WHILE it is well known that the manner in which the media reports suicide can lead to copycatting or the Werther Effect, thereby resulting in even more suicides, it has also been determined that media reporting can lead to the ‘Papageno Effect’ – the protective effect that can result in people been better able to cope with challenges and stress and thus not resorting to suicide.
In 2010, Niederkrotenthaler et al concluded that prevention of suicidal behaviour by media reports is possible if media publishes articles on individuals who adopted coping strategies, other than suicidal behaviour in adverse circumstances and if media also provides information about where to seek help and advice. The study found that the most important content that reduced suicide was focusing on suicidal thoughts rather than suicidal actions. This is because reporting suicidal thoughts, as opposed to actions, could help the individual engage with the concept of going on living.
The Caribbean Voice is aware that some sections of the media have undergone training in reporting on suicide, but the needed changes are often not evident in most coverage of suicide. To prevent the Werther Effect and foster the Papanego Effect, such coverage should exclude information on suicide methods, avoid implying that suicide is “caused” by any single factor or event (such as bullying), and keep the word “suicide” out of headlines.
As well media should avoid: details of the suicide method, photo(s) of the deceased, admiration of the deceased, the idea that suicide is unexplainable, repetitive or excessive coverage, front page coverage, exciting reporting, romanticised and/or simplistic reasons for the suicide or approval of the suicide. Also media should not propagate myths and misinformation about suicide, such as, for example, that suicide is a selfish act. And media should refrain from using the term ‘committed suicide’; use instead ‘died by suicide’ or ‘a suicide victim’.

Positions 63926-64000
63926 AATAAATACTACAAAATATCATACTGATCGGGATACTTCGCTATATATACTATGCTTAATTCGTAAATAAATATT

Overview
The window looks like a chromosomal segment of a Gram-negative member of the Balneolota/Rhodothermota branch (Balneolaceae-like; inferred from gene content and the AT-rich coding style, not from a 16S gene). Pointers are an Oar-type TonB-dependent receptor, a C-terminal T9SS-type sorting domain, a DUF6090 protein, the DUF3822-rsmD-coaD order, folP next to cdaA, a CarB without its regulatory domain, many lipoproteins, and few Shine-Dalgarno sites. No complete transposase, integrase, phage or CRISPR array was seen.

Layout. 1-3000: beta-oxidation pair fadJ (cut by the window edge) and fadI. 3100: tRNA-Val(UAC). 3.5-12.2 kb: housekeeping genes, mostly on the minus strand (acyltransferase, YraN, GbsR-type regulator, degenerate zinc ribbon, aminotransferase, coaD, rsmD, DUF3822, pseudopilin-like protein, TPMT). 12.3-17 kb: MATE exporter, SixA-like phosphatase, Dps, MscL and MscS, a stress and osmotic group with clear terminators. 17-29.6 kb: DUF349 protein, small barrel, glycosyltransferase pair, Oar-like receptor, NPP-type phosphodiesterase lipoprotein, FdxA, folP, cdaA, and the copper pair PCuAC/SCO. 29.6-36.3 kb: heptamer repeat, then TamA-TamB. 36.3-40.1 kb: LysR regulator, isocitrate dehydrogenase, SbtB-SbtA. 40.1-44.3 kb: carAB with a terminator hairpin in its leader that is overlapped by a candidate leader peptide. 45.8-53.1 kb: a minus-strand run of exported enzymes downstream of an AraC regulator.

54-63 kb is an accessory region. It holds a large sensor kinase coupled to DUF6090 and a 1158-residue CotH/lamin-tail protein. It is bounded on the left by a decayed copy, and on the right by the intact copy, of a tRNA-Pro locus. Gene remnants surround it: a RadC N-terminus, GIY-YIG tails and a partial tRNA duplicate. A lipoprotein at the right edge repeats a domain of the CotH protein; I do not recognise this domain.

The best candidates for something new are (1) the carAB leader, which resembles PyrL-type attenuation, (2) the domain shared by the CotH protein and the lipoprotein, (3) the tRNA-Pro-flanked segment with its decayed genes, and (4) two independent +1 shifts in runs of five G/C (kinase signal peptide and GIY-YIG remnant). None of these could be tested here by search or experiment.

On the other hand, media reports should include: alternatives to suicide (such as counselling and other treatment), resource information for those with suicidal ideation (especially what is available at the local or regional level as easy and quick accessibility is important), examples of positive outcomes of suicidal crises (such as calling a suicide hotline, applying prevention strategies, prevention work done by NGOs), warning signs of suicidal behaviour, how to approach a suicidal person especially use of emphatic communication and strategies to build self-esteem and provide coping skills.
One piece of misinformation that continues to be propagated by the media is the 2012 rate of 44.2. TCV has pointed out many times that according to former Health Minister, Dr. Leslie Ramsammy, the World Health Organisation (WHO) admitted that that figure included the globally unreported 25 per cent, which is generally never factored into WHO statistical compilation. TCV recalculated the 2012 figure and found that it fitted into the pattern of suicide rates for Guyana pre and post 2012 as per this chart below.
TCV also contacted WHO headquarters in Switzerland, requesting confirmation of their explanation to Dr. Ramsammy. Geneva referred us to Washington, which referred us to a lady in Guyana who referred us to PAHO/WHO’s Dr William Adu-Krow. The lady indicated that we must set up an appointment with Dr. Adu-Krow, at which point we ceased to put up with this royal run around, especially since Dr. Adu-Krow was quoted a number of times in certain sections of the media as stating that the 2015 rate is 20.6 whereas the actual rate is 30.8.
TCV did indicate to the WHO that a failure to respond to our inquiry would be taken as verification of Dr. Ramsammy’s claim and of the figure we arrived at. However, we believe that the Guyana media has a responsibility to clarify this situation. After all, a 2012 rate of 44.2, which is almost 20 points higher than the 2009 rate, presents an anomaly but so does a decline of almost 14 points from 2012 to 2015.
Neither is there any logical or evidentiary explanation for this, nor does it make any sense in the context of suicide prevention in Guyana. Besides, the 44.2 rate made Guyana globally infamous as a nation of suicides, a reputation that was/is unwarranted and unjust and for which WHO has offered no justifiable reasons.